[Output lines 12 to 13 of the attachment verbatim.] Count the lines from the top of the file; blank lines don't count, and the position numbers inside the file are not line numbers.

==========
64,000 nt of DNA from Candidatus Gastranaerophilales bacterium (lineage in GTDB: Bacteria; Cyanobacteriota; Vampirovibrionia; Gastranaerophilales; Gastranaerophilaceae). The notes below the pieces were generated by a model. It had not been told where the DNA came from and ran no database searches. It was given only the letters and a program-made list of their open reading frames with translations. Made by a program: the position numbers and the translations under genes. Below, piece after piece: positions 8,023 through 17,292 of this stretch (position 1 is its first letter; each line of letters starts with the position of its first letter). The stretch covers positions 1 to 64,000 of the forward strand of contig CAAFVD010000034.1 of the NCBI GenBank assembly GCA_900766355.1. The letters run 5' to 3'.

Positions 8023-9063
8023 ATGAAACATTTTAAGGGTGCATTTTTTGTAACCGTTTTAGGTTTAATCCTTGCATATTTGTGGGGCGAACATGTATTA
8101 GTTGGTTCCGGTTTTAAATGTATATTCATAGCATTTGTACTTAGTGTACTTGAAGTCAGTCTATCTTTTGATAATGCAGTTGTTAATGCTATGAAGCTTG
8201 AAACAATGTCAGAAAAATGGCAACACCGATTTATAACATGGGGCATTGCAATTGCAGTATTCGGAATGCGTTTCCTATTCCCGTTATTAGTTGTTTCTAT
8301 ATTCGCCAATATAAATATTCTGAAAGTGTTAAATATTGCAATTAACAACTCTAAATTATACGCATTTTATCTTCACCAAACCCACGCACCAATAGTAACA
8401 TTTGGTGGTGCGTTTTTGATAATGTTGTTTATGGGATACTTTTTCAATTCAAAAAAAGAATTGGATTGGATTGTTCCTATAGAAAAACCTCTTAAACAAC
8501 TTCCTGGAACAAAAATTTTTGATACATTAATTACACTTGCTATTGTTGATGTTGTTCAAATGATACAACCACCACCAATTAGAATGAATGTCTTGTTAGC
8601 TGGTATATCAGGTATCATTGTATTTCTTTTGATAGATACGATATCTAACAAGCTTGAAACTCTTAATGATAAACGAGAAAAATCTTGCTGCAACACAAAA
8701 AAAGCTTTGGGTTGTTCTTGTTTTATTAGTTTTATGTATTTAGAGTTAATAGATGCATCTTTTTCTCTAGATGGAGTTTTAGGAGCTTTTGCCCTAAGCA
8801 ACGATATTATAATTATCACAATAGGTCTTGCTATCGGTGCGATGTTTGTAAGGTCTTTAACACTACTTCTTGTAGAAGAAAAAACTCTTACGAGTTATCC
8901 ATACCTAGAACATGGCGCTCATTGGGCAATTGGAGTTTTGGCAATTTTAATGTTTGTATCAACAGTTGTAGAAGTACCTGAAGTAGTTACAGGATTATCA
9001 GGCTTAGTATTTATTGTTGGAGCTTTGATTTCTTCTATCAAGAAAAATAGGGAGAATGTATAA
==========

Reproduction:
8901 ATACCTAGAACATGGCGCTCATTGGGCAATTGGAGTTTTGGCAATTTTAATGTTTGTATCAACAGTTGTAGAAGTACCTGAAGTAGTTACAGGATTATCA
9001 GGCTTAGTATTTATTGTTGGAGCTTTGATTTCTTCTATCAAGAAAAATAGGGAGAATGTATAA